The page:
4) MUST Know Who and What To Acquire in the Back-end of The NFL Fantasy Draft! Depending on the draft positioning and order, usually the back-end of the draft for NFL Fantasy team owners is for acquiring backups, kickers and defenses. Once I have all our main top- positions sorted out, along with the backups, then I’m taking a kicker and defense in the later rounds (back-end) of the NFL Fantasy draft. Now if you’re asking why, then I will only say this. In my experience, I have a better chance at success by building depth (backups) at my top positions, then chasing after an everyday Kicker and/or defense. So secure some solid backups! Tell you the truth, I never stick with one Kicker or Defense throughout an NFL Fantasy season anyway, I will usually switch them up from week to week depending on the pending matchup, opponent, schemes, and etc. So really, for me, the Kicker and Defense are best left for the later to last rounds. Most of the Kickers and Defenses in the Top 15 are good enough to put up points, so for me, I’m focusing on depth and point production from the producing positions in my 1 QB league (Running Back, Wide Receiver, Tight End, etc.). See Kicker position below for more details.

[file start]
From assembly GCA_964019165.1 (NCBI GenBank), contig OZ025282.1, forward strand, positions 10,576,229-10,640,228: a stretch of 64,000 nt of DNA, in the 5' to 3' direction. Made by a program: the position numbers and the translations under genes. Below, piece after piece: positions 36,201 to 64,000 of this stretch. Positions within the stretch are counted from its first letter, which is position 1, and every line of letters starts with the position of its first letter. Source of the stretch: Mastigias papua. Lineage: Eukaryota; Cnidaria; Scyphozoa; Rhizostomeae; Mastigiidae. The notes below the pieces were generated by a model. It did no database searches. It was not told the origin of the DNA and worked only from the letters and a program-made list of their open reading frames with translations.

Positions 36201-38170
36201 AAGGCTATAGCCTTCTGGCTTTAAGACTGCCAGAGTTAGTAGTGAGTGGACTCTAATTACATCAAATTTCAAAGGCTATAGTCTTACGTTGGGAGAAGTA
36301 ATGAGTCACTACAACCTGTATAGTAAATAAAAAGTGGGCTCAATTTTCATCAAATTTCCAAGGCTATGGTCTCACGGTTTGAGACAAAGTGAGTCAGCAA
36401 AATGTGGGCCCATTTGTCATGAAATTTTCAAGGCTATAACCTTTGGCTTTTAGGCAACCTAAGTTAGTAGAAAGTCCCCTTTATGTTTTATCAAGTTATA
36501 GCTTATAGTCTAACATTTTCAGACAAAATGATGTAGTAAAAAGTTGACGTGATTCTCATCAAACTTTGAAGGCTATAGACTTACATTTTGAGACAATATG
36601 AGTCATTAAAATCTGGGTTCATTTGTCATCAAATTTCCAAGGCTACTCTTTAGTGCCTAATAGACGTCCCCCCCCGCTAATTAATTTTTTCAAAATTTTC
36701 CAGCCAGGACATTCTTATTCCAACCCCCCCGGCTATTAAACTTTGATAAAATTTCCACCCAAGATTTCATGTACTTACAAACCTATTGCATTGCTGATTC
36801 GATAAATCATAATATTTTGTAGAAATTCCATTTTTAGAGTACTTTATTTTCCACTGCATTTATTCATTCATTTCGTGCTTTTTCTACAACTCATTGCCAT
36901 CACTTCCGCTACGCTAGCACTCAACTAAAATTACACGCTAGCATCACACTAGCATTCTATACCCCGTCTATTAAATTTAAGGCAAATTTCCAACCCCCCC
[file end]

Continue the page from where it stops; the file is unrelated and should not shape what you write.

5) MUST Know that Prior Success Is Not An Indication Of Future Success! We always remind our users at SafePicks.com of this truth, that prior success (no matter how great) is never an indication of future success. After an NFL season closes, another one starts, with many elements changing in the offseason for every NFL team. So I intend to avoid the trap of chasing down an NFL Fantasy player(s) coming off a great year. In fact, it’s one of the most common traps that NFL Fantasy team owners fall into. For us at SafePicks.com, it’s all about the projections and the forecasting. That’s what we do for a living at SafePicks.com. We make projections. We harp and preach on it every single week: the intended or expected result is almost usually different than what we project it to be. So a stern alert goes out to those that think they will jump on any NFL Fantasy player that succeeded last season, be warned. Things “can” change from year to year, so although that projected Running Back, for example, is forecasted to hit big numbers, he may deliver – but not as expected. Player production points are always up and down year over year, whether the points incline or decline. So this year, as an example, there are many NFL Fantasy Team owners scheming to nab Calvin Johnson (a.k.a. Megatron) at Wide Receiver in their NFL Fantasy Draft. Now although that seems to be a good scheme, after all, Johnson does rack up points – I for one would probably look at drafting Larry Fitzgerald over Megatron. Why? Because I’m projecting Larry to have a much better year than last year (Sleeper and Breakout candidate for us), especially now that he has a proven deep ball long-passer to catch balls from (Palmer). Hey, if I can get Johnson, then fantastic – but I’m not sweating it. Because remember this, if it were as easy as picking all the “top rate” NFL Fantasy players, then we would have Fantasy Champions on the first night before the season even kicks off. Wrong. Take a chance on an NFL Fantasy sleeper or a potential breakout candidate. (Sometimes a gamble on one or two pays in the end – especially if you do your homework!) In the end, just be careful when reading too much into historical numbers, because past performance is never an indication of future performance.